Creating a Morning Routine: What Do Values Have To Do With It?

Let’s talk about morning routines. If you’ve ever researched self-development or productivity, you’ve undoubtedly come across tons of resources about morning routines and the different activities that people engage in to help jump start their day. While there is no one size fits all method to morning routines, the clear message that spans these websites, books, and articles is the idea that having a routine can help you immensely in your quest to meet your goals.

Though goal setting and achievement are important, I want to challenge you to go a bit deeper and look at the values that are driving these goals. Examining our values is important because often they become so ingrained that we are not aware of them though they play a big part in our decision making. Taking the time to be clear about our values and to work our values into our daily lives can help us to live happier lives.morning-routine

Try these steps to help you create a morning routine that works well with YOUR values:

Step 1. Examine your Values

    • Reflect on what is most important to you and make a list of these values. For additional support, check out our values resources and practice activities.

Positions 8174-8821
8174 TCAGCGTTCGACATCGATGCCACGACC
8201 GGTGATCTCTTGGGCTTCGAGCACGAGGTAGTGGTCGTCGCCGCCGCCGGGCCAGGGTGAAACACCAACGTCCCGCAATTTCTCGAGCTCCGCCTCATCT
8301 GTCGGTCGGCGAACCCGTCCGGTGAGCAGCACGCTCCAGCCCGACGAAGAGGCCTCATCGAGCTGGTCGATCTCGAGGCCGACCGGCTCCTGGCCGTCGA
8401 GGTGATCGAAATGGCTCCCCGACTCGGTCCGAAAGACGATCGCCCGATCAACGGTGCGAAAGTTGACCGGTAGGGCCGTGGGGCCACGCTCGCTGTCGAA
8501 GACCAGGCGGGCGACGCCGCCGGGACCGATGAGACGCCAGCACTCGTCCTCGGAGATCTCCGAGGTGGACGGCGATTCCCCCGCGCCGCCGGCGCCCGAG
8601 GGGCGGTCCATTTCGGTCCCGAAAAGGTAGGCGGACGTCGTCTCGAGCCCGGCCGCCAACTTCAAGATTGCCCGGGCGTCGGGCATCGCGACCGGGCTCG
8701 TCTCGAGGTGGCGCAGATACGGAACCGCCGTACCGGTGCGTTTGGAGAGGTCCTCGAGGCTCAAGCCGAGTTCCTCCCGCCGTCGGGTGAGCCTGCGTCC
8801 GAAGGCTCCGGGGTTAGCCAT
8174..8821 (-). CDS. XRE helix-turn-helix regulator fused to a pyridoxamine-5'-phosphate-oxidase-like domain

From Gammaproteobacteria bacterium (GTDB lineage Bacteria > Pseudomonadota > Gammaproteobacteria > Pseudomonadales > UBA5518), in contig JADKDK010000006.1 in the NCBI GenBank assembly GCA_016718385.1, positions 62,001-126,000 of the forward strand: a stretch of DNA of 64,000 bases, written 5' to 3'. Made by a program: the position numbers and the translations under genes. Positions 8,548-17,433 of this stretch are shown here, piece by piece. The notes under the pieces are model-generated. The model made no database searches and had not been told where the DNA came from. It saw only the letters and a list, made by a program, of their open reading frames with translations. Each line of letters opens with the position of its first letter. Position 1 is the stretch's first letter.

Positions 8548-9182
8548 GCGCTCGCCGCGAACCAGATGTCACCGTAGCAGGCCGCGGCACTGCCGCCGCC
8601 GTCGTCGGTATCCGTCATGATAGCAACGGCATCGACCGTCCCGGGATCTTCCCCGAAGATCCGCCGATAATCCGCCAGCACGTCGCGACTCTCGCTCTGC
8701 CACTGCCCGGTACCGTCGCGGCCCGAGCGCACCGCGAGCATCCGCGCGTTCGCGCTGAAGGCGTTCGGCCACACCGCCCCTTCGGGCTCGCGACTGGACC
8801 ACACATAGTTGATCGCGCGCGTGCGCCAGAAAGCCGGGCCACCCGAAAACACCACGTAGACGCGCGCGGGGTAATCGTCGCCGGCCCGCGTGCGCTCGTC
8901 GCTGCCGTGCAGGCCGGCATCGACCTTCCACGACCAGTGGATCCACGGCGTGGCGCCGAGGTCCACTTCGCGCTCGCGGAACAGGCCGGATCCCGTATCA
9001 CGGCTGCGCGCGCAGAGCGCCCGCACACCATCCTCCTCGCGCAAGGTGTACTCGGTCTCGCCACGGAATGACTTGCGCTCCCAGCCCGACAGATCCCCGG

Step 2. Create Goals and Identify Steps to Meet Them

    • Now that you have some clarity around your values, create 1-2 goals that are aligned with these values to be top priorities your morning routine.
    • Think about what steps you will need to help you meet your goals. Are you interested in fostering more positive relationships with your family? Perhaps you can take some time in the morning to write short notes of appreciation to share with loved ones.

Step 3. Create a Morning Routine Using Your Goals

    • Think realistically about how much time you can devote to a morning routine and then prescribe time allotments for your value-driven activities. For example, you may decide to spend 30 minutes doing yoga if healthy living is a key value.

Step 4. Act and Reassess

    • Start with a routine with 1-2 goals and reassess your progress at the end of the week. Make changes if needed.

Infusing your values within your morning routine provides an opportunity to wake up living a value-driven life. Let us know how it goes if you implement these steps this week.

Authored by: Tia Navelene Barnes, Ph.D.